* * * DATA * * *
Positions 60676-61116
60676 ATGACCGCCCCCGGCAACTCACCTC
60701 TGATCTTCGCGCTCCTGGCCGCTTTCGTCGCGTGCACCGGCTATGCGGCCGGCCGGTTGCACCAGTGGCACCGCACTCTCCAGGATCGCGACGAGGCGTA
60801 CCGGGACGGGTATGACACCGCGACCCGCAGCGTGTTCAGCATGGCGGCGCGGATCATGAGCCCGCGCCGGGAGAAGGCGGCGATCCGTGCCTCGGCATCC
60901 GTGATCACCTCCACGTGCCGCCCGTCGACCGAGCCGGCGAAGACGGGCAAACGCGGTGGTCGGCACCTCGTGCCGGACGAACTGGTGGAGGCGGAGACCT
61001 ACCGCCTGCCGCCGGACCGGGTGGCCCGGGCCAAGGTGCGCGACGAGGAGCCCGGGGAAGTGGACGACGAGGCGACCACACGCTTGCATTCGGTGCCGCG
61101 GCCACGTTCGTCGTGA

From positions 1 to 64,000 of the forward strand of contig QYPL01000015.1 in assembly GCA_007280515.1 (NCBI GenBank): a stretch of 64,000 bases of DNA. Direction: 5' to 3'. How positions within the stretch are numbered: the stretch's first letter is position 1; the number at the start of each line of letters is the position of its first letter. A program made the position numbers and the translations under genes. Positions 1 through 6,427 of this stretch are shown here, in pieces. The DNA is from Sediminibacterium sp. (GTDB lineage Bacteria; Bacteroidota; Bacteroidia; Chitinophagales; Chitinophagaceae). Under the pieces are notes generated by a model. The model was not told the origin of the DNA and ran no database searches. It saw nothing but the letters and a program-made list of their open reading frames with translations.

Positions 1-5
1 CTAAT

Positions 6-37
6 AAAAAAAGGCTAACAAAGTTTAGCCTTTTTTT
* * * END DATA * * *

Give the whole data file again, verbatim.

Positions 60676-61116
60676 ATGACCGCCCCCGGCAACTCACCTC
60701 TGATCTTCGCGCTCCTGGCCGCTTTCGTCGCGTGCACCGGCTATGCGGCCGGCCGGTTGCACCAGTGGCACCGCACTCTCCAGGATCGCGACGAGGCGTA
60801 CCGGGACGGGTATGACACCGCGACCCGCAGCGTGTTCAGCATGGCGGCGCGGATCATGAGCCCGCGCCGGGAGAAGGCGGCGATCCGTGCCTCGGCATCC
60901 GTGATCACCTCCACGTGCCGCCCGTCGACCGAGCCGGCGAAGACGGGCAAACGCGGTGGTCGGCACCTCGTGCCGGACGAACTGGTGGAGGCGGAGACCT
61001 ACCGCCTGCCGCCGGACCGGGTGGCCCGGGCCAAGGTGCGCGACGAGGAGCCCGGGGAAGTGGACGACGAGGCGACCACACGCTTGCATTCGGTGCCGCG
61101 GCCACGTTCGTCGTGA

From positions 1 to 64,000 of the forward strand of contig QYPL01000015.1 in assembly GCA_007280515.1 (NCBI GenBank): a stretch of 64,000 bases of DNA. Direction: 5' to 3'. How positions within the stretch are numbered: the stretch's first letter is position 1; the number at the start of each line of letters is the position of its first letter. A program made the position numbers and the translations under genes. Positions 1 through 6,427 of this stretch are shown here, in pieces. The DNA is from Sediminibacterium sp. (GTDB lineage Bacteria; Bacteroidota; Bacteroidia; Chitinophagales; Chitinophagaceae). Under the pieces are notes generated by a model. The model was not told the origin of the DNA and ran no database searches. It saw nothing but the letters and a program-made list of their open reading frames with translations.

Positions 1-5
1 CTAAT

Positions 6-37
6 AAAAAAAGGCTAACAAAGTTTAGCCTTTTTTT